“The Invisible Army”

“The Invisible Army” by Sarah Stillman

The New Yorker

June 6, 2011

 Sarah Stillman’s “The Invisible Army” tells the story of ten Fijian beauticians who were recruited with illusion of a lucrative job in the opulent city of Dubai. Stillman uses the story of their mistreatment to expose the bigger exploitation of tens of thousands of foreign works on military bases in Iraq and Afghanistan who were forced into a corrupt system of labor supply that promised the foreign workers high-paying jobs and then merely reduced them to indentured servitude.

 

Facts and Sources

 Fine print on travel documents: their Emirates visas weren’t employment permits but thirty-day travel passes that forbade all work, “paid and unpaid.” Dubai was just a stopping point, they were bound for U.S. military bases. – unnamed source

 Unwitting recruits for the Pentagon’s invisible army: more than seventy thousand cooks, cleaners, construction workers, fast-food clerks, electricians, and beauticians from the world’s poorest countries who service U.S. military logistics contracts in Iraq and Afghanistan. – unnamed source

 Foreign workers are known as “third-country nationals,” or TCNs who have been robbed of wages, injured without compensation, subjected to sexual assault, and held in conditions resembling indentured servitude by their subcontractor bosses who are finances by the American taxpayer but who often operate outside the law. –  Confirmed by unreleased contractor memos, interviews, and government documents

 TCNs have become a long-term strategy by Obama to replace American boots on the ground and that the unregulated rise of the Pentagon’s Third World logistics army is undermining American military objectives –  General Stanley McChrystal

 Dangers associated with “poorly conceived, poorly structured, poorly conducted, and poorly monitors subcontracting –  Commission on Wartime Contracting

 No one pays straight on the bases, where some subcontractors sneak workers on without security clearances, as they try to bypass basic wage and welfare regulations – unnamed foreign concession manager with six years of experience in Iraq

Some workers pay smugglers between three hundred and four hundred dollars to bring them onto the base with a fake letter of authorization and pay a recruiter in their home country three thousand dollars to get the job – interviews with unnamed TCNs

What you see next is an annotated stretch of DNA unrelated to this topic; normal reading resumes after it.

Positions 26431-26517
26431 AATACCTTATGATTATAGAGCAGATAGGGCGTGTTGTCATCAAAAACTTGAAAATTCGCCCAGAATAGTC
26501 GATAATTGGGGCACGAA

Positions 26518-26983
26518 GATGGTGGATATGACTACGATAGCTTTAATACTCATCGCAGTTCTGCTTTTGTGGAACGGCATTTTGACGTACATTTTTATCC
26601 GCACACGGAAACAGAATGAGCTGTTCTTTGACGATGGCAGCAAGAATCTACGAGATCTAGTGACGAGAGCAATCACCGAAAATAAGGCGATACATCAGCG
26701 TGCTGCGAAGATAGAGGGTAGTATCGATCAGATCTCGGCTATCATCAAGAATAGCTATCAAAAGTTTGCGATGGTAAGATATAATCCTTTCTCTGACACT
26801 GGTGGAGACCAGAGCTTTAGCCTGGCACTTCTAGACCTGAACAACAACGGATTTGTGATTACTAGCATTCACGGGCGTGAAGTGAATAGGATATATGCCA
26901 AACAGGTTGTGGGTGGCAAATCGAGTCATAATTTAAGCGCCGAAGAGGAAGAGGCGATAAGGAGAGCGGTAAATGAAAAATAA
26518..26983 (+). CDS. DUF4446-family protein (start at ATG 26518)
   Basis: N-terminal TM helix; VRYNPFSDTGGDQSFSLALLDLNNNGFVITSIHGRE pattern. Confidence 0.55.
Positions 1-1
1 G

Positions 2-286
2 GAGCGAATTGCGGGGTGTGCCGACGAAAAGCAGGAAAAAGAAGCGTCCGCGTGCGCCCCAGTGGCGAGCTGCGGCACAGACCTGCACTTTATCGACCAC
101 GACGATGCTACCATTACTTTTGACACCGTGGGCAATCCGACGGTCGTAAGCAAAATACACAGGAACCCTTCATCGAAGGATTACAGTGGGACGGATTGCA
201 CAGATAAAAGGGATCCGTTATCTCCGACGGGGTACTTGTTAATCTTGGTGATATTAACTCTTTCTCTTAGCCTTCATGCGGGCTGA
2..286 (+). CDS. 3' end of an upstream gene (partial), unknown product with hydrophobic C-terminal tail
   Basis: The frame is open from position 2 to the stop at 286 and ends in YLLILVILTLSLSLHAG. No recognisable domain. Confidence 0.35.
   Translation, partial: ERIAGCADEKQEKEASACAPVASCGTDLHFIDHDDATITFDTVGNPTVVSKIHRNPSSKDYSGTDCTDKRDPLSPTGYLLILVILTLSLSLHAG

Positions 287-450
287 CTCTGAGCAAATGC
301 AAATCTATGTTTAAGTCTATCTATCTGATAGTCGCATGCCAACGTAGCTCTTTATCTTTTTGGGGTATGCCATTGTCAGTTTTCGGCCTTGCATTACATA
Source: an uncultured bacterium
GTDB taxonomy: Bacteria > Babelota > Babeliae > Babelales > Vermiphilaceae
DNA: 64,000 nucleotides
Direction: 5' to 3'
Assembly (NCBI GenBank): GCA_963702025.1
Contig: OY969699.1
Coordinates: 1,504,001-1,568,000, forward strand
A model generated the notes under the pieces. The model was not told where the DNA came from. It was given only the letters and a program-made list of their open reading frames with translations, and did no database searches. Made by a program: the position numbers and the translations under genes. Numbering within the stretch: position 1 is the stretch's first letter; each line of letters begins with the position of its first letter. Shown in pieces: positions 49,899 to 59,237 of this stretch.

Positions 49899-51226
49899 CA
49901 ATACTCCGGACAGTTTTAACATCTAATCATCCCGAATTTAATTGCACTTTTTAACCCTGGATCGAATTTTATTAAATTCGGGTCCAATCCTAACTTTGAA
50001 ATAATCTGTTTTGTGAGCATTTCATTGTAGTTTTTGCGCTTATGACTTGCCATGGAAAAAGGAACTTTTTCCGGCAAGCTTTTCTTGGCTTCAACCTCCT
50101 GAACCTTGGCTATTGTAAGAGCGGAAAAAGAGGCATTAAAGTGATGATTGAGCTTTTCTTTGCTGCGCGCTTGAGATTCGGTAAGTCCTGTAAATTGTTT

It’s uncommon for a worker to receive the salary he or she was promised. One 25-year-old Taco Bell employee on a major U.S. base paid a recruiting agency four thousand dollars and was assured to make the money back so quick in Iraq. When he arrived in Baghdad he was housed in a shipping container behind the U.S. embassy, where he slept on soiled mattresses with twenty-five other migrants. They learned that they were to earn as little as two hundred and seventy-five dollars a month as cooks and servers for U.S. soldiers –a fraction of what they’d been promised and a tiny sliver of what U.S. taxpayers are billed for their labor. – unnamed employee

 In the contract the women signed in Iraq, their working hours were specified as “Twelve hours per day and seven days per week.” Their “vacation” was a “Return ticket after the completion of the service.” Appended to the contact was a legal waiver: “I am willingly and of my own free will have decided to go and work in Iraq…I am contented with my job…I want to complete my contract, till then, I will not go home.”  – unnamed source

 Since 2001, more than two thousand contractor fatalities and more than fifty-one thousand injuries have been reported in Iraq and Afghanistan. For the first time in American history, private-contractor losses are now on par with those of U.S. troops in both war zones, amounting to 53 percent of reported fatalities in the first six months of 2010.  – unnamed source

 By March 2010, at the height of the Afghan First initiative, the number of TCNs counted by the Department of Defense in Afghanistan had actually increased by nearly 50 percent from the previous June, reaching 17,512. – Afghanistan Department of Defense

 Meridian’s director, a local named Timoci Lolohea, had extracting more than $1.6 million from his victims over the previous five years – Fiji Times

 “allegations for rape never surfaced” in the U.S. Army’s Criminal Investigation Command’s (CID) prior investigation of the women’s recruitment. – Internal AAFES report

 “CID takes allegations of sexul assault very seriously and fully investigates allegations where there is credible information that a crime may have occurred involving army personnel or others accompanying the force. – unnamed CID spokesman

 In the three years since Vinnie and Lydie returned from Iraq, thousand of TCNs have tried to make their grievances known, sometimes spectacularly. Previously unreported worker riots have erupted on U.S. bases over issues such as lack of food and unpaid wages. On May 1, 2010, in a labor camp run by Prime Projects International (PPI) on the largest military base in Baghdad, more than a thousand subcontractors rampaged, using as weapons fists, stones, wooden bats, and as one U.S. military policeman put it, “anything they could find,” when the cooks ran out of food with at least five hundred workers left to feed.  – worker in the camp named Subramanian

Fiji’s minister for labor was assigned back in 2005 to lead the government investigation into Meridian’s practices. – Kenneth Zinck, Fiji Labor Minister

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One thought on ““The Invisible Army”

  1. Pingback: Wordless Wednesday: The Invisible Army | mohanalakshmi.com

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